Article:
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Structs cannot contain explicit parameterless constructors

Why is this?

I've stumbled on this restriction more than once, and I'd
like to know the philosophy behind it if there is one. I figure
I'd be less prone to make this error if I knew the reason.

Let me mention two cases where I wanted parameterless
struct constructors but could not get them.

1st, I needed sortable identity stamps on certain classes of
objects. I cooked this up:

struct IdentityStamp
{
public IdentityStamp()
{
lock (locker) this.stamp = seed++;
}
public readonly long stamp;
private static object locker = new object();
private static long seed = 0;
}

but it didn't compile and I had to change it, to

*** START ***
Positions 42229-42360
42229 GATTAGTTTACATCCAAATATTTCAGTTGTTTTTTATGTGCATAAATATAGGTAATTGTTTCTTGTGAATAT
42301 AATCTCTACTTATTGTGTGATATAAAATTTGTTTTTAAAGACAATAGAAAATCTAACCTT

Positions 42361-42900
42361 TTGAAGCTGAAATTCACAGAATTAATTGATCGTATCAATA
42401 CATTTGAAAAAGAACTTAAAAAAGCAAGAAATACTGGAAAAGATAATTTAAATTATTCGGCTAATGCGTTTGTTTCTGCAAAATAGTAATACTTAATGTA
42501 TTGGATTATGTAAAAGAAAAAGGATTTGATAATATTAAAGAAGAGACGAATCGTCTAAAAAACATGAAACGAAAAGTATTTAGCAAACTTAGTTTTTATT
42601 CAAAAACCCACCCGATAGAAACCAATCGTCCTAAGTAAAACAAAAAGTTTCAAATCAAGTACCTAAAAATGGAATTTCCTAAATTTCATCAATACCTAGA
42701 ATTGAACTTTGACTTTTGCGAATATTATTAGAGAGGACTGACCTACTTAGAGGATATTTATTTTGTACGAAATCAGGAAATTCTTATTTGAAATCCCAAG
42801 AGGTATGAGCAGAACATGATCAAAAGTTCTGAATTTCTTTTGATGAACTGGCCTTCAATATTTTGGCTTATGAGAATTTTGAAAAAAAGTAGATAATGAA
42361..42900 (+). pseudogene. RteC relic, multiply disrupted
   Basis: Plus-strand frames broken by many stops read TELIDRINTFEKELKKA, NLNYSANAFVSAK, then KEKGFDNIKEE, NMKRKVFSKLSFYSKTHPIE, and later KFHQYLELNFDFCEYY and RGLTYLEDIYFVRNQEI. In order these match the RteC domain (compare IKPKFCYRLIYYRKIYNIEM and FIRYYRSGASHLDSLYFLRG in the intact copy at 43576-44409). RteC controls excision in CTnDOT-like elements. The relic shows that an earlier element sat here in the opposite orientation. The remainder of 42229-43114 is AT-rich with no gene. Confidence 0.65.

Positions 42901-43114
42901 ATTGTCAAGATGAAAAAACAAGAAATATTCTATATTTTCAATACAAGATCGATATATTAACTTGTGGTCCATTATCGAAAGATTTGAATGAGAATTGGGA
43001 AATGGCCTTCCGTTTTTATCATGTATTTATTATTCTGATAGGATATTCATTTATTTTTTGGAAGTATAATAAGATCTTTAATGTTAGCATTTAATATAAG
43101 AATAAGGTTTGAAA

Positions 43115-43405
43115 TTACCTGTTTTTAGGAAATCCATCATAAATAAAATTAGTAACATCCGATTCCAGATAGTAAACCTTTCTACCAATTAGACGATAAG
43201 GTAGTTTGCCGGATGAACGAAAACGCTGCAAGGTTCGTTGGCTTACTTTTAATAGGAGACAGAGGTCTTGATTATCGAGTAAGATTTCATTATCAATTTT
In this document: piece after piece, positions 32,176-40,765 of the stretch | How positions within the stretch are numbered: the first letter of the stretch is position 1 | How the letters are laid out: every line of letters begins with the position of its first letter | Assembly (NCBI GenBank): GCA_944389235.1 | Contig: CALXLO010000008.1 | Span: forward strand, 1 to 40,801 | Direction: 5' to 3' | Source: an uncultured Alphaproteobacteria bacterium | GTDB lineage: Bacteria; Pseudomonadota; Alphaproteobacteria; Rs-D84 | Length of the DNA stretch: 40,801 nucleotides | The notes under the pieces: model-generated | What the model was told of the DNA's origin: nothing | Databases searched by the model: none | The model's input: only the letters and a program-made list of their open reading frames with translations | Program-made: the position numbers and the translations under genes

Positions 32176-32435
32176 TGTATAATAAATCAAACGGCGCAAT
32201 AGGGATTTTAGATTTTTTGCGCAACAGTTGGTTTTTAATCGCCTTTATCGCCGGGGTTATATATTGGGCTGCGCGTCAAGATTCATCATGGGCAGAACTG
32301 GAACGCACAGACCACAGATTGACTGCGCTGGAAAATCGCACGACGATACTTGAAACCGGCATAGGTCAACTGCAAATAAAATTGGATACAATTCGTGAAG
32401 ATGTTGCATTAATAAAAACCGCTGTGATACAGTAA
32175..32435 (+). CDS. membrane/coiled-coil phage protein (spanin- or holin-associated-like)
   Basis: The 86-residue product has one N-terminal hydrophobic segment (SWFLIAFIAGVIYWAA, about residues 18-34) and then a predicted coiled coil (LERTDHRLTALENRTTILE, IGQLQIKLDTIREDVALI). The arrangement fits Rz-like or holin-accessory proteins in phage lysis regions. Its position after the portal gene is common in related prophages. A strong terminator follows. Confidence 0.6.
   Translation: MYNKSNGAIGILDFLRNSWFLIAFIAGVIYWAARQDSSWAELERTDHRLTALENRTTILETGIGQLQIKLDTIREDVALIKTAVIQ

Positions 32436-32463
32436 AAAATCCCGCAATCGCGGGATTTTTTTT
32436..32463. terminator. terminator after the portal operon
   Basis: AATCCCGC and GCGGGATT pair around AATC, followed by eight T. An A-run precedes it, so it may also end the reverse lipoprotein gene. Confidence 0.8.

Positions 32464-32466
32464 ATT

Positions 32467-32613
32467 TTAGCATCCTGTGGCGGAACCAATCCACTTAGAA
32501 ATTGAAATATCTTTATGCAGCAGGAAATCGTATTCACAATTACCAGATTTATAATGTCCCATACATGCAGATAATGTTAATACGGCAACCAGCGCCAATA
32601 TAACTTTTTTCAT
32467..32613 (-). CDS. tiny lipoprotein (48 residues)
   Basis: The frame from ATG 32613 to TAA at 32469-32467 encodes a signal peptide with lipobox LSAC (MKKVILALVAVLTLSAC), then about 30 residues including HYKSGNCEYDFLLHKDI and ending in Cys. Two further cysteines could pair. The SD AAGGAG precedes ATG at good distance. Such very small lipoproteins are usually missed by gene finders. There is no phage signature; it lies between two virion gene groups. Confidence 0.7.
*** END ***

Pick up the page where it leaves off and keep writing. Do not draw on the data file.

introduce an essentially unneeded parameter in
the constructor. I can't figure out why this had to
be so...


May 3 '06 #1
12 8672

"Ole Nielsby" <ol*********@snailmail.dk> wrote in message
news:u6**************@TK2MSFTNGP05.phx.gbl...
Why is this?

I've stumbled on this restriction more than once, and I'd
like to know the philosophy behind it if there is one. I figure
I'd be less prone to make this error if I knew the reason.

Let me mention two cases where I wanted parameterless
struct constructors but could not get them.

1st, I needed sortable identity stamps on certain classes of
objects. I cooked this up:

struct IdentityStamp
{
public IdentityStamp()
{
lock (locker) this.stamp = seed++;
}
public readonly long stamp;
private static object locker = new object();
private static long seed = 0;
}

but it didn't compile and I had to change it, to
introduce an essentially unneeded parameter in
the constructor. I can't figure out why this had to
be so...


Excerpt from http://www.codeproject.com/csharp/st...in_csharp.asp:
"Although the CLR allows it, C# does not allow structs to have a default
parameterless constructor. The reason is that, for a value type, compilers
by default neither generate a default constructor, nor do they generate a